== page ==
A hectic turnaround with back-to-back Monoposto races saw teams running up and down the hill between the assembly area and the pit wall, but fortunately the race was able to start on time. Jason Timms bogged down off the start which meant that Mark Reade, over from Ireland with his Leastone 1000, got past for second place in the race. Mark almost didn’t make it out in time for the race, but together with Team Boss, Paul, he managed to get the car fixed in time for the race. Jeremy Timms quickly disappeared into the distance and Mark Reade held P2 for a few laps until being caught and passed by Jason Timms. Jason later lost a few places after “a moment on the grass” – as the post marshal put it – and finished the race 7th overall and third in class. Andrew Gordon-Colebrooke came second in the 1400 class and second overall after climbing up from fourth.
Dan Levy also gained two places in the race, coming third overall and winning the Moto 1000 class after getting past Mark Reade towards the end of the race. Peter Lague was going well in his Speads after a run of bad luck last year. It looked like his luck was finally turning until he pulled in on lap 7 with a poorly engine. Peter has subsequently decided to retire the Speads, but will be back with us at Brands in his Van Diemen. Mick Kinghorn came third for the Moto 1000 class, with Kyle Cutts in fourth.
The 1800 class battle saw Chris Lord out-qualify Matt Walters by 0.032 seconds, however Matt got the better of him on lap 2 of the race. Chris stuck with him for most of the race, but was unable to get past. Phil Davis retired from the race on lap 3 with a broken push rod which meant David Jones came third in the end, with Doug McLay in fourth. Geoff Fern dominated the 1600 class ahead of Eddie Guest, but both drivers managed to better a couple of the 1800 class drivers, gaining them 9th and 11th place respectively overall in the race.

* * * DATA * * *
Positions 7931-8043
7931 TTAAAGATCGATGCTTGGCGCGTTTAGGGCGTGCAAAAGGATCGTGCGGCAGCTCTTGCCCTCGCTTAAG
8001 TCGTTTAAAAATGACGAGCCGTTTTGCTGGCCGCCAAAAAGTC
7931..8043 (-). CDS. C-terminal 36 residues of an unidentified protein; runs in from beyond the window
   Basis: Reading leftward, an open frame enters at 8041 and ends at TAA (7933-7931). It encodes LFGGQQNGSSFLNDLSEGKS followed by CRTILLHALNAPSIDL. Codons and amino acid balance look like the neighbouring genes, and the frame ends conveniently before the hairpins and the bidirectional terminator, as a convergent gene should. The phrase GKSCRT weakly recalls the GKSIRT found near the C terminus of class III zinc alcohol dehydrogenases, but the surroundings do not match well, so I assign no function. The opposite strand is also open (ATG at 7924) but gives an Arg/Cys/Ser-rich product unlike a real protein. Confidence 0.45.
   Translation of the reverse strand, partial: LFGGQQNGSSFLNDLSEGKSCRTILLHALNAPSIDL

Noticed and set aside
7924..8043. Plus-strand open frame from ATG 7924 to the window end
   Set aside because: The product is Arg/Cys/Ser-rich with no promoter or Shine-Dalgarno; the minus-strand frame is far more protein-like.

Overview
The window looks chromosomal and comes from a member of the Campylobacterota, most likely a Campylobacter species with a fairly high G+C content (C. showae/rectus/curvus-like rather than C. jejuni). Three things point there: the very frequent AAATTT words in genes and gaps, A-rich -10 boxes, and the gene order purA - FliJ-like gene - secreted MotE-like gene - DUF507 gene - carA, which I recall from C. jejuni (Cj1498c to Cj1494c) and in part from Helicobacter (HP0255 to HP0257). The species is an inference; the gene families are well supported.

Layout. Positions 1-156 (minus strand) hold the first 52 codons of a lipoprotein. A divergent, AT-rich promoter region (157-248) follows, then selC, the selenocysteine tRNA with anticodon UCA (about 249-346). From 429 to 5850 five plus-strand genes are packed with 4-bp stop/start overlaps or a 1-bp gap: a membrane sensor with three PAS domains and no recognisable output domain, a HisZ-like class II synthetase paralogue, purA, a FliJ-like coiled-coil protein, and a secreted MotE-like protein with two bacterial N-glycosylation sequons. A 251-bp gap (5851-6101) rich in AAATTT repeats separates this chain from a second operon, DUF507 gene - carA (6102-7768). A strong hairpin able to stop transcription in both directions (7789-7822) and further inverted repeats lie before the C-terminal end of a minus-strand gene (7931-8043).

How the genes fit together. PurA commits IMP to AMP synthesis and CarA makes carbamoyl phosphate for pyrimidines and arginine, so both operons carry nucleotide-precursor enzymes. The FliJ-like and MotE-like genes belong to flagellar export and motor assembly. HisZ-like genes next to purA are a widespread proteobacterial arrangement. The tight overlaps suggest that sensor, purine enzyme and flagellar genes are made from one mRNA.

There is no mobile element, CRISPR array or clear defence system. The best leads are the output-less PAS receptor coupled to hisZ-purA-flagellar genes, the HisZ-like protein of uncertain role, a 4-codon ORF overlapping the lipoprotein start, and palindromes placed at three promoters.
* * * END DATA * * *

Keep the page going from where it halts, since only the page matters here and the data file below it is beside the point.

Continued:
Sunday – F3, 2000, Classic and FR2000 Grid
Ashley Dibden qualified on pole for Sunday’s race and had another great start, but an accident further back in the field, which saw Taylor Macvean and Kevin Otway retire from the race, meant that the race was red flagged and the drivers lined up again for the restart. Ashley managed to replicate the start though and led the race from start to finish. Chris Hodgen was again closing in on Ashley in the closing stages of the race, but again did not have enough time to challenge for the lead; he came second and recorded the fastest lap, which was only 0.015 seconds off the lap record held by Robbie Watts from last year. Simon Tate had an issue in qualifying which say him start 12th on the gird, he clawed back the places during the race, finishing 4th overall and battling with Neil Harrison for third place. This saw Simon earn the ‘Driver of the Day’ accolade in the prize-giving.